We're eagerly anticipating the analysis phase that will be coming up after this, as we try to synthesise the concerns, goals and motivations across the different groups of University members.

Wednesday, 4 February 2009

Ambient social networking

Over in the Newnham area of Cambridge, local company CamVine is looking at novel ways of displaying internet content on screens. This is a lot more fun than it might sound - check their daily twitter updates, which will highlight new ways of using Web2 and social, user-generated content in a shared environment. One for every day in February! (Is publishing an idea a day in this way a useful method for getting interest and feedback in your project? Should we try it for Academic Networking? Might it also work for research projects? Would a more private, group-oriented microblog such as Yammer or Wiggio be more appropriate for academics? Let us know!)

In a recent blog post, founder Quentin Stafford-Fraser talks about watching social network status feeds on displays, perhaps dotted around one's home, workplace or university. I can imagine having my research group's feeds in my departmental tearoom, where they could spark conversation and ideas (or give me something to read whilst I wait for the coffee machine to gurgle to a finish).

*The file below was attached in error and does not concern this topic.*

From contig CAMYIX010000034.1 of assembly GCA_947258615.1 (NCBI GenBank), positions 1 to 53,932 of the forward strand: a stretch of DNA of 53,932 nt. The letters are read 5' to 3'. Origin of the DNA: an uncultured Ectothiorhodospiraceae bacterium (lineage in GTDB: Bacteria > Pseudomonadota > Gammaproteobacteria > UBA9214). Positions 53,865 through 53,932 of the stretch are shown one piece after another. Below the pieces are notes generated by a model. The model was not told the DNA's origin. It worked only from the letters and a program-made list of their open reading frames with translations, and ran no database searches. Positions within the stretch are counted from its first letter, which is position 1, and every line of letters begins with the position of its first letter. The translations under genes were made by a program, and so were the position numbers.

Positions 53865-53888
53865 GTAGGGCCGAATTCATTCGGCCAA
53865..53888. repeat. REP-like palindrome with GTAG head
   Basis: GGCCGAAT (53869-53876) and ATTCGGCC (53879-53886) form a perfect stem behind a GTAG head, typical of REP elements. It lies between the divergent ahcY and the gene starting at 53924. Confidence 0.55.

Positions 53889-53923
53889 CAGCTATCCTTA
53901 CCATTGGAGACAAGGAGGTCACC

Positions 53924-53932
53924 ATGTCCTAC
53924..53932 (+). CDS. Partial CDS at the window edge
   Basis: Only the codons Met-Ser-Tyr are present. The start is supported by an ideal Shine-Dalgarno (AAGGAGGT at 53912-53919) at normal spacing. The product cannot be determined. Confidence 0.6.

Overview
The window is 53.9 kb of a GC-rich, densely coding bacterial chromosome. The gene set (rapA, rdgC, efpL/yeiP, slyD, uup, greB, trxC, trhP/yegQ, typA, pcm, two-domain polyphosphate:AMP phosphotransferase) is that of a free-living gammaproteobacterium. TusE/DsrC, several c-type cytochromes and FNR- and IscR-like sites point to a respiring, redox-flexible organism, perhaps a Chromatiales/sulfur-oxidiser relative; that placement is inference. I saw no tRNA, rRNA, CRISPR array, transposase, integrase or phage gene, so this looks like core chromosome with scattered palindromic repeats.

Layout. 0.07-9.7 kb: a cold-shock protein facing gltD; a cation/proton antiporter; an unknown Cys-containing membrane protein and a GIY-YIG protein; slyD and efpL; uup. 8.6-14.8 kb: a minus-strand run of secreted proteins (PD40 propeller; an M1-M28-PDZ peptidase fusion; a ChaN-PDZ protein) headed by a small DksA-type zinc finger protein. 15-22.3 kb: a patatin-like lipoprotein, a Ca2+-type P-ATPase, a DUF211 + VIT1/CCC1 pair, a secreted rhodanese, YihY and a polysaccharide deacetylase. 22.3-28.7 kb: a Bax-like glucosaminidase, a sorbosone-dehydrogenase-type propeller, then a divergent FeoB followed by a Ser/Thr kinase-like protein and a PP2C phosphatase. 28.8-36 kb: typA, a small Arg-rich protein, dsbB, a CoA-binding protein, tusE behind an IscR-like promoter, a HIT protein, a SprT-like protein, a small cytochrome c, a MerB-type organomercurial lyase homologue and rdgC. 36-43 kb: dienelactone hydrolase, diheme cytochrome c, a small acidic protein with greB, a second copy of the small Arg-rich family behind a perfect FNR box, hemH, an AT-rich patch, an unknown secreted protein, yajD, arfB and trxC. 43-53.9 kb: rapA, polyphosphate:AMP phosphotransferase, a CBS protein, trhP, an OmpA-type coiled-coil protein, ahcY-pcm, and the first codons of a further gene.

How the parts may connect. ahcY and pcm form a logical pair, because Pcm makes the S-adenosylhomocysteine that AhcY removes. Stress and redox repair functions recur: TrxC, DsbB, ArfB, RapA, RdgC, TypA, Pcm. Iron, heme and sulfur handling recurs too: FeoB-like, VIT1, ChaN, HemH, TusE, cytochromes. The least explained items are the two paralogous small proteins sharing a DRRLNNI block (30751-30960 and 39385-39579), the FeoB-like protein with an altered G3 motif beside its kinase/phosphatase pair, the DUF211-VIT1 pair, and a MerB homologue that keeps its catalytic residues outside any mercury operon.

Quentin calls this ambient social networking...

Do you web2?

Netskills are looking for information on how researchers, academics, and the people who support their work use emerging tools, such as Web2.0 things like twitter, flickr and more. This is part of work funded by the JISC Users and Innovation (U&I) programme.

Please help them out by taking their survey!

They will use information from the survey to create guides to help others see how emerging technologies can help in research and teaching.

Friday, 30 January 2009

Libraries, Twitter and social networking

Twitter - a 'micro-blogging' and social networking service - is making its way into libraries across the US, whether to update patrons with important news (unexpected closures), to provoke curiosity and questions or to communicate internally. This article provides an interesting overview:

Thursday, 29 January 2009